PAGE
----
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What Destination Weddings in India will look like in 2023

Leaders from the Indian wedding fraternity unfold the changing face of destination weddings in India in 2023.

Mapsor Experential Weddings

Destination weddings made the much-anticipated comeback with full fervour and finesse in late 2021. As I continue painting the post-pandemic picture of destination weddings in India, clutter-free mood boards, pristine setups in muted golds and ivories, and close-knitted guest lists experiencing the joy of weddings in picturesque vistas are smearing our editorial and social media canvases. 

What does this shift in demand mean for the wedding industry in 2023? I delved into a deeper conversation with industry leaders: Pritesh Sharma, Director of Mapsor Experiential Weddings, Rajesh Namby, General Manager of Raffles Udaipur, Pramod Lunawat, Founder & Ceo of MarriageUana and Amit Hooda, Founder of Wedding Connections to explore the changing face of Destination weddings in India in 2023. 

Top Destination Wedding Planners in India

The Rise of Intimate Destination Weddings 

The Wedding Artist

One positive change that the pandemic affected was instilling the importance of experiences and meaningful gatherings in the Indian wedding industry. In 2022, more than 63000 couples planned weddings with less than 100 guests through WeddingWire India; the demand for intimate gatherings grew by 55% compared to the leads we generated for 100 guest-sized weddings in 2021.

Shedding light on the growing demand for intimate weddings, Pritesh Sharma shares, “The craze of intimate weddings had definitely increased. Earlier we would design weddings for 400-500 guests but now most wedding guest counts are between 100-150, 300 being the highest guest list count for big weddings. We are now looking for more boutique venues with 100-150 rooms.”

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Amit Hooda further adds to this with fresh insights on destination wedding venue demands. “In India when you want to plan a big wedding in venues like Leela, Fairmont Jaipur, etc, there are very limited options.  After covid people are very keen to do more destination weddings because they were at home for 2 years. Families are exploring new venues now - old hotels are getting renovated with new banquet halls and more rooms to accommodate all guests, and unique hotels are also being designed to meet the demand for weddings.

Emphasising the emotions behind the craze for destination weddings, Pramod Lunawat says, “Families want to spend time together for 2-3 nights, bond and celebrate and relish those memories for a lifetime. Post covid, people might have cut down the guest list, but they are not compromising the guest experience. The expenditure has definitely increased. If your budget was ‘x’ to be spent on 600 people, now the exact amount is being spent on 300 people.”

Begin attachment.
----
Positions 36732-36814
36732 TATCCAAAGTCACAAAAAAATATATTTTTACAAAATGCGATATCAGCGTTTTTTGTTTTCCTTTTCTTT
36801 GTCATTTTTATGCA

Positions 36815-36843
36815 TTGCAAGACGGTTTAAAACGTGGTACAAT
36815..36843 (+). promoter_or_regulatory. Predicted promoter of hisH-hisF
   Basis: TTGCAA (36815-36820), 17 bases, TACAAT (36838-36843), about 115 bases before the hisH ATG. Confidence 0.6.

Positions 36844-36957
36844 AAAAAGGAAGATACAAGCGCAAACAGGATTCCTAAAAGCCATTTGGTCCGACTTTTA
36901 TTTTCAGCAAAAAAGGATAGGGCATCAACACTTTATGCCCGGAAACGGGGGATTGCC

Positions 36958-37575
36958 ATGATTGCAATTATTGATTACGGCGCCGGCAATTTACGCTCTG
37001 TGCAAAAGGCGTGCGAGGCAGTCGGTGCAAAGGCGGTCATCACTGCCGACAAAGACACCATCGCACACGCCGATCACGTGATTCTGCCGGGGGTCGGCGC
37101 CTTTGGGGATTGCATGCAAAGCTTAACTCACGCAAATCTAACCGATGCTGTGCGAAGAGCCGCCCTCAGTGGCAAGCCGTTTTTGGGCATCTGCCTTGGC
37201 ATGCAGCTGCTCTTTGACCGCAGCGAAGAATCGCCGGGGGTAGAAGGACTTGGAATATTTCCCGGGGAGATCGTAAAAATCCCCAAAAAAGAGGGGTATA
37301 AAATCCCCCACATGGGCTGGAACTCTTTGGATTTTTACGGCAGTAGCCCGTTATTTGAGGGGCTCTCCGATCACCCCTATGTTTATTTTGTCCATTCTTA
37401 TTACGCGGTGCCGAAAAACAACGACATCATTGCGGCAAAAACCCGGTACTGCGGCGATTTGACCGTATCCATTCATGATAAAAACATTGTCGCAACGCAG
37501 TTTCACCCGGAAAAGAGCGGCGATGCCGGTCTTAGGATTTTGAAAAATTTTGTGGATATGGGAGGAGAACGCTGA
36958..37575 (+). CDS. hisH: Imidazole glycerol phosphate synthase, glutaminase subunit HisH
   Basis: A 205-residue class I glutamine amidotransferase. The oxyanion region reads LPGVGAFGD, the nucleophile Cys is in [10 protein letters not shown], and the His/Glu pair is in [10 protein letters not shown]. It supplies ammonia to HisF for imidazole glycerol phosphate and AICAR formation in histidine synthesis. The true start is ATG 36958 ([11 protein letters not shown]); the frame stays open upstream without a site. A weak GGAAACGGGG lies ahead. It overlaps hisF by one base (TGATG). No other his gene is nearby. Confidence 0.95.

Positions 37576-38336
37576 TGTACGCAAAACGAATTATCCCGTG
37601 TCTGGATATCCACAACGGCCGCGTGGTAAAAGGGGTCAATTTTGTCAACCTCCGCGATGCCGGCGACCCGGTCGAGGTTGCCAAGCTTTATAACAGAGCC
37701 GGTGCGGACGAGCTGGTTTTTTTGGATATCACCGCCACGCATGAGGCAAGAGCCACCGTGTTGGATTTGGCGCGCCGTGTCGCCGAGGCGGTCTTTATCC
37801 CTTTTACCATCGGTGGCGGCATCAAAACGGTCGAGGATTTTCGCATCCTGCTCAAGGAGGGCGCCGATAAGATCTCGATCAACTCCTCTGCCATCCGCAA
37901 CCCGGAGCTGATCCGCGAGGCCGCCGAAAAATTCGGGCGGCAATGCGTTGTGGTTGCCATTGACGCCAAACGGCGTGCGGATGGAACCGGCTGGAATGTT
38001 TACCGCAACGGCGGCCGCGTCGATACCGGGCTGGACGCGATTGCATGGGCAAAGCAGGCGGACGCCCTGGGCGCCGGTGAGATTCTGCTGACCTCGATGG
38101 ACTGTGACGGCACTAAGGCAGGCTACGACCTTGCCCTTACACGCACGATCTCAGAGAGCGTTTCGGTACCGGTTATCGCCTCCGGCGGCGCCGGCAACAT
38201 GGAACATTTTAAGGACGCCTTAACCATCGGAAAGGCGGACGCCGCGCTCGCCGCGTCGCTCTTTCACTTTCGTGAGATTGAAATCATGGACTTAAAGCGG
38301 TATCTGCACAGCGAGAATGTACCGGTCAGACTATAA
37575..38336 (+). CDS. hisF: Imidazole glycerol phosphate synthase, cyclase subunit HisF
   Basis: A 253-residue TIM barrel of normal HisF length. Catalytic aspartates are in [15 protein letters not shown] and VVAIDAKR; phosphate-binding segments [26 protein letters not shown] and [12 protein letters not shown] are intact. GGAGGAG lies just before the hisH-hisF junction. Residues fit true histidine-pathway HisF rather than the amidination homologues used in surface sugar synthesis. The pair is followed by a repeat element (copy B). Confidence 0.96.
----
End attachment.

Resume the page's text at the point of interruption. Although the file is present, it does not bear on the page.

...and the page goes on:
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Experiential Venues are Top of Mind

Raffles, Udaipur

If there’s one thing that celebrates a wedding in all its glory, it’s what the couple and their families and friends experience for 2-3 days during the wedding events. Making memories for a lifetime with people who matter is top of mind for millennial couples. When Anil and Tina Ambani’s elder son, Anmol Ambani tied the knot with Krisha Shah, experiences took centre stage from Tina Ambani’s flash mob performance during the baraat entry to a one-of-a-kind dinner experience with Lebanese, Japanese, Spanish and Korean food spreads for their grand reception. 

Couples are also opting for unique experiences like competitions between the bride and groom families, fire shows or other specialised performances, phoolon ki holi, and mystical couple entry ideas, to name a few. Rajesh Namby confirms, “In 2023, we can expect to see more weddings with a strong experiential focus. Instead of a run-of-the-mill décor, food and functions, weddings will be more innovative in terms of the experiences created for guests and the memorability of the overall celebration.” One significant wedding planning decision that aces experiences is choosing the right destination/venue for the wedding. This inspires the core design philosophy of Raffles Udaipur. “The design philosophy is centred around a stately home. Like every other Raffles in the world, this hotel reflects the mood of its location, with a personality that is both intimate and opulent, making it an ideal setting for a destination wedding,” Namby adds. 

Adding further insights into the value of experiential weddings, Sharma shares, “At Mapsor Experiential weddings, we have designed around 5-6 weddings at Alila Fort, Bishangarh recently. It’s an expensive property and they just have around 65-70 rooms. The couples were willing to shorten the guest list to choose an experiential property. The most important thing is the experience now - whether it’s a royal or fort property, or a boutique wedding venue or a beach venue.”